The Phanerozoic Eon represents geologic time from the end of Precambrian time, approximately 544 to 570 million years ago (mya), until the present day. As such, the Phanerozoic Eon includes the Paleozoic Era , the Mesozoic Era , and the current Cenozoic Era . The Phanerozoic Eon and constituent eras are then further divided into 12 geologic periods.
The Phanerozoic Eon derives its name from phaneros, meaning visible or evident, and zoon, meaning life. Although early life existed in Precambrian time—including prokaryotes (e.g., bacteria) and eukaryotes (organisms with a true nucleus containing DNA)—the onset of the Phanerozoic Eon marks the start of complex life (e.g., invertebrates) found in the Cambrian Period .
In terms of the fossil record , the Phanerozoic Eon represents not the origin of life , but of life capable of leaving extensive fossil remains (e.g., organisms with shells, etc.). Fossilization refers to the series of postmortem (after death) changes that lead to replacement of minerals in the original hard parts (shell, skeleton, teeth, horn, scale) with different minerals, a process known as remineralization. Infrequently, soft parts may also be mineralized and preserved as fossils . Fossils of soft bodied Precambrian time fossils have been found but, as expected, they are rare and present an incomplete evolutionary record.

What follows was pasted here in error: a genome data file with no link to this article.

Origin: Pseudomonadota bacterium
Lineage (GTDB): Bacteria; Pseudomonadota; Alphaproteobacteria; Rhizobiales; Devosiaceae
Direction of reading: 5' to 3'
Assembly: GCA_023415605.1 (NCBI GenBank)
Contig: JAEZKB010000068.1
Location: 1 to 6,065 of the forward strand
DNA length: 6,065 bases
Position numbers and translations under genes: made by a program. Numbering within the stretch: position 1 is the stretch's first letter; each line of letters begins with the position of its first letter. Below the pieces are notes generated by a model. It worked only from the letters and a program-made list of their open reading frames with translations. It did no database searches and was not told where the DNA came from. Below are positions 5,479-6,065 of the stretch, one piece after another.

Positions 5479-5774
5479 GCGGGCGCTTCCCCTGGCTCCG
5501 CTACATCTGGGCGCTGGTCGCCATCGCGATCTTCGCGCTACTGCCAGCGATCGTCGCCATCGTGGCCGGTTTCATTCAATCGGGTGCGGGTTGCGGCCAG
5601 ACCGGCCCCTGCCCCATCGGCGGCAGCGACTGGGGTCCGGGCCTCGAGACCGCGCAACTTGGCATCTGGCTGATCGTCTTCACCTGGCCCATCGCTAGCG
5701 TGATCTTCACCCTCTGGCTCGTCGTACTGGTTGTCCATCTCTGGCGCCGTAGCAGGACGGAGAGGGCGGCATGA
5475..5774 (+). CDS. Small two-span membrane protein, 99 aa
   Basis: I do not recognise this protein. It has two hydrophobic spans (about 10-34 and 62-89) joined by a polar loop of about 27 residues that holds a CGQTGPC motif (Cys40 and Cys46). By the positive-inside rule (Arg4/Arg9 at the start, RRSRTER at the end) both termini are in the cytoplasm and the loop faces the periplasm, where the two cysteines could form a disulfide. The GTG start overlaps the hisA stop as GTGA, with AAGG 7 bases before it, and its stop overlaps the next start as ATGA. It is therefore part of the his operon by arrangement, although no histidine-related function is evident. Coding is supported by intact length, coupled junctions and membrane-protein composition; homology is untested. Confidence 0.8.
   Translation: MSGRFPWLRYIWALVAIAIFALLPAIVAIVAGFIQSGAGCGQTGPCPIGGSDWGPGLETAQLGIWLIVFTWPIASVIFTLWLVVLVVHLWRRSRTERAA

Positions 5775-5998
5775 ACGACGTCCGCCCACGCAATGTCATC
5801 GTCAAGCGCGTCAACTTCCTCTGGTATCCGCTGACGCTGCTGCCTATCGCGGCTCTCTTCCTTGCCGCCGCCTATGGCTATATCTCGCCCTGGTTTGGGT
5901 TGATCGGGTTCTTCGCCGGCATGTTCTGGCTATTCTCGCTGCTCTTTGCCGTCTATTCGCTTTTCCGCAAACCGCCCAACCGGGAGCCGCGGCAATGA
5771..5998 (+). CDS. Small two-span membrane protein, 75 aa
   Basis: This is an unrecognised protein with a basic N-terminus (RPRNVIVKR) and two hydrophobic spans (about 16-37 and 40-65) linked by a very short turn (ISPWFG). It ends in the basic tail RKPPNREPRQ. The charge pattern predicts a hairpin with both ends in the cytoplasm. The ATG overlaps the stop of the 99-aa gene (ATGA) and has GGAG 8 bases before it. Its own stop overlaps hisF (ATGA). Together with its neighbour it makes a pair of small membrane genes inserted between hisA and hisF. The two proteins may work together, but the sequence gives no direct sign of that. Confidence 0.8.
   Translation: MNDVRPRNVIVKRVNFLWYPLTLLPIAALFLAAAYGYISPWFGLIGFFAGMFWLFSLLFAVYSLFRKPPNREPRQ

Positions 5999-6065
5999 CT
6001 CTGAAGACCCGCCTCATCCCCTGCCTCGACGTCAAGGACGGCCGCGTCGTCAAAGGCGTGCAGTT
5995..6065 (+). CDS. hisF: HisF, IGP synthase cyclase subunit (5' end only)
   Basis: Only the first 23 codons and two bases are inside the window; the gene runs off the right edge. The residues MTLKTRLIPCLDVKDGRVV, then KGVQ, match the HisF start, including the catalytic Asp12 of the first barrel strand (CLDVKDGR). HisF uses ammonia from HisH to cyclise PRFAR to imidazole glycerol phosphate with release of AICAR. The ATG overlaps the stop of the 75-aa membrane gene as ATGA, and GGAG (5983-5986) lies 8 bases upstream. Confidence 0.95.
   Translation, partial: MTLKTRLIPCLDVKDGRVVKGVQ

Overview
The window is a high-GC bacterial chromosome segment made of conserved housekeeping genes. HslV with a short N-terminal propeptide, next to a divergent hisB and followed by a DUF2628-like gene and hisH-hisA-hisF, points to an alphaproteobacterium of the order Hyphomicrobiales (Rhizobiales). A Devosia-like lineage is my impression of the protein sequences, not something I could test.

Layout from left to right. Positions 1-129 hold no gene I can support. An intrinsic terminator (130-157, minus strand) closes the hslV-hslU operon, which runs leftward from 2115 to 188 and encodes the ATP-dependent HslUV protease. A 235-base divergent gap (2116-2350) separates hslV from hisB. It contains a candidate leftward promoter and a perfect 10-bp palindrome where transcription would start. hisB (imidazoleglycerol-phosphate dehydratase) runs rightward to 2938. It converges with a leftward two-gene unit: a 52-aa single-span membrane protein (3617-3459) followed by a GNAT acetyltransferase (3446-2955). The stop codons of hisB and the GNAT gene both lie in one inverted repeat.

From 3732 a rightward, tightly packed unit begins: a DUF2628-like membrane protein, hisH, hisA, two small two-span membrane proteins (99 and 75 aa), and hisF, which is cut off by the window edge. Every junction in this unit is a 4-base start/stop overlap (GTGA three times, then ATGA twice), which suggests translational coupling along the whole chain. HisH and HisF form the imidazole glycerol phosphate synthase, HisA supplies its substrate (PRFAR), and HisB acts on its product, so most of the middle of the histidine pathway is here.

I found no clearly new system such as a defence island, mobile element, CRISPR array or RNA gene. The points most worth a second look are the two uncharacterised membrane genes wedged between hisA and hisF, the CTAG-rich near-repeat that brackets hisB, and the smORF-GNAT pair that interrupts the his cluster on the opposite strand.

See also Archean; Cretaceous Period; Dating methods; Devonian Period; Eocene Epoch; Evolution, evidence of; Fossil record; Fossils and fossilization; Historical geology; Holocene Epoch; Jurassic Period; Miocene Epoch; Mississippian Period; Oligocene Epoch; Ordovician Period; Paleocene Epoch; Pennsylvanian Period; Pleistocene Epoch; Pliocene Epoch; Proterozoic Era; Quaternary Period; Silurian Period; Tertiary Period; Triassic Period